Voters would have to change California's Constitution before legal sports betting could come to the nation's most populous state, state lawmakers and tribes who run the state's casinos said Monday.
Democratic Assemblyman Adam Gray of Merced immediately said he will push a constitutional amendment after the U.S. Supreme Court struck down a 1992 federal law that barred gambling on the results of football, baseball, basketball, hockey and other games.
His amendment would ask voters to allow sports gambling and deputize the Legislature to regulate the wagering.
But lawmakers face a late June deadline to put it on the November ballot, a tight timeline. It would take a two-thirds vote, and tribes would likely vie with card rooms, horse tracks and online operations for the chance to run the sports book.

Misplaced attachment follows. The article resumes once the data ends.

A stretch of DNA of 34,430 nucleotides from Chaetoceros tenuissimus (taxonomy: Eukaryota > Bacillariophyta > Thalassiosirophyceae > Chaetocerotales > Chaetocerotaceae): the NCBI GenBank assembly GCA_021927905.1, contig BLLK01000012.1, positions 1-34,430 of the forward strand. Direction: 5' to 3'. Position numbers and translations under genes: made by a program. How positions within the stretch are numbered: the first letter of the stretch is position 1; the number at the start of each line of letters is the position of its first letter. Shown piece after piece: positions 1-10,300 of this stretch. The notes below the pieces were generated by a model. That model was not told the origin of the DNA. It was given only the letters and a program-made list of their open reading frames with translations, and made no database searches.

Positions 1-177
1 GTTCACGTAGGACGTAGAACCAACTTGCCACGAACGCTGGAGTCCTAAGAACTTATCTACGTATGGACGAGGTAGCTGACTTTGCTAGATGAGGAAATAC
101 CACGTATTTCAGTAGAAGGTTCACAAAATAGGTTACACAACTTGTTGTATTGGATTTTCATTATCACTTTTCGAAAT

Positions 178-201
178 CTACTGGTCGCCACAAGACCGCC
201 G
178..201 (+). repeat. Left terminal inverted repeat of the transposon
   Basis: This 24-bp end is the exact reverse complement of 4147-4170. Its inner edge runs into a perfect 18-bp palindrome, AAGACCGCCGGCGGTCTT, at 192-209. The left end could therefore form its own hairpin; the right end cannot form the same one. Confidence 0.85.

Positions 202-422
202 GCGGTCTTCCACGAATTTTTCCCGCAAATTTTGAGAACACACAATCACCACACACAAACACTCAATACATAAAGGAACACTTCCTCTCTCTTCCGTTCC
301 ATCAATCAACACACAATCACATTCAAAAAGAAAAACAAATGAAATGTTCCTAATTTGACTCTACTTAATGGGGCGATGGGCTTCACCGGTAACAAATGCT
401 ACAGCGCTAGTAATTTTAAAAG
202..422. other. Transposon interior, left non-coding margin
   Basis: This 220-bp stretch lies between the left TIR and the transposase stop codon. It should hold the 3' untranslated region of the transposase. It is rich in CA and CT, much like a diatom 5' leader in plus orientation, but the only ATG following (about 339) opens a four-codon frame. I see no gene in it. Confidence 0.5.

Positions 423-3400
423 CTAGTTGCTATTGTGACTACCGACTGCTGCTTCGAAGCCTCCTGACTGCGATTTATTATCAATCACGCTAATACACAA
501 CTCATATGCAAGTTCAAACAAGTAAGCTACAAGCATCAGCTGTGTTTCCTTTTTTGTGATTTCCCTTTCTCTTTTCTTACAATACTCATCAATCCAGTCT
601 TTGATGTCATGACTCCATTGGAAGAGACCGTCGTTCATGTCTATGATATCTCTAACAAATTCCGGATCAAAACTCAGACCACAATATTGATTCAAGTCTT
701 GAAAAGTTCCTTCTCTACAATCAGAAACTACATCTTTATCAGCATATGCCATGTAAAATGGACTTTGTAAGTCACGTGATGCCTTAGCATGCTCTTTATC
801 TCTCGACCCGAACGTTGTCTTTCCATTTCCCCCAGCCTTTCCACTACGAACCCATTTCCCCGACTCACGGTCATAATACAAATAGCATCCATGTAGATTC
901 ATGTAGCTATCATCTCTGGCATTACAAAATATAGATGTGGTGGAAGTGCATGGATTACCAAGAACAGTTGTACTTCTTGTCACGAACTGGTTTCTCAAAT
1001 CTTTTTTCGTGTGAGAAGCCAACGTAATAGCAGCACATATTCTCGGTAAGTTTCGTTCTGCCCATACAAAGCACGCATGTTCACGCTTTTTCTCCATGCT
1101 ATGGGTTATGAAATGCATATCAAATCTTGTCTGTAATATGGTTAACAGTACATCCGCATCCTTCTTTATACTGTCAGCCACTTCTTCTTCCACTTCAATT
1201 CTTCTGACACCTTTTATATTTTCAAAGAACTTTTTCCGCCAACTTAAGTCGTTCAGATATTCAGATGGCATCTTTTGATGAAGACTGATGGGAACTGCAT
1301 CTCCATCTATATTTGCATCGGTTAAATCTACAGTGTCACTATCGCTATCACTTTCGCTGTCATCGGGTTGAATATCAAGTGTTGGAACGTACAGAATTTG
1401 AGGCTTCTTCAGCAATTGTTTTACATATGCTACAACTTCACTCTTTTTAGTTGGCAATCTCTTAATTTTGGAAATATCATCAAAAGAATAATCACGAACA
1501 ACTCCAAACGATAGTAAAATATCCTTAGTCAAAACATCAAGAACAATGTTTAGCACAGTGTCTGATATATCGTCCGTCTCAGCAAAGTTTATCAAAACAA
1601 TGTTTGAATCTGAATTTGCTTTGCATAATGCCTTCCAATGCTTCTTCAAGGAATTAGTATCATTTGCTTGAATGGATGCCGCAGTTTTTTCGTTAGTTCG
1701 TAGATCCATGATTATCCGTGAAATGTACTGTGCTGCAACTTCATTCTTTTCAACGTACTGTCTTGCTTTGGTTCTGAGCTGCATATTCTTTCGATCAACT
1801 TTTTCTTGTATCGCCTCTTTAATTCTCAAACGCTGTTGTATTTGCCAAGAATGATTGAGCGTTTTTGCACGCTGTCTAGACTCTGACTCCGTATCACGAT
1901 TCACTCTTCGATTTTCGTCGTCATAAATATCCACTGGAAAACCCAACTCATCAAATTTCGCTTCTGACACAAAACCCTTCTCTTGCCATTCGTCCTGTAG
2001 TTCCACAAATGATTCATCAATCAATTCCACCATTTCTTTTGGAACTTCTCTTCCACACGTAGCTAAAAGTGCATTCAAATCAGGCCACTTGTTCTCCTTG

That makes it unlikely anything will happen quickly, said David Quintana, a tribal lobbyist with clients including the Viejas Band of Kumeyaay Indians, a major tribe in San Diego County.
It's unclear if Congress will now add its own layer of regulation or if California would allow outside internet operators like the DraftKings fantasy sports gambling site. Sports betting is a low margin business, he said, meaning it takes a large volume of betters to make it profitable enough to be worth the effort.
"I think it's going to be a pretty arduous process," Quintana said.
Gray argued that many California residents already bet illegally, often through unregulated offshore websites.
"It is time to bring this multibillion-dollar industry out of the shadows," he said in a statement. "We need to crack down on illegal and unregulated online gaming and replace it with a safe and responsible option which includes safeguards against compulsive and underage gambling, money laundering, and fraud."
Previous bills to expand gambling in California have repeatedly failed.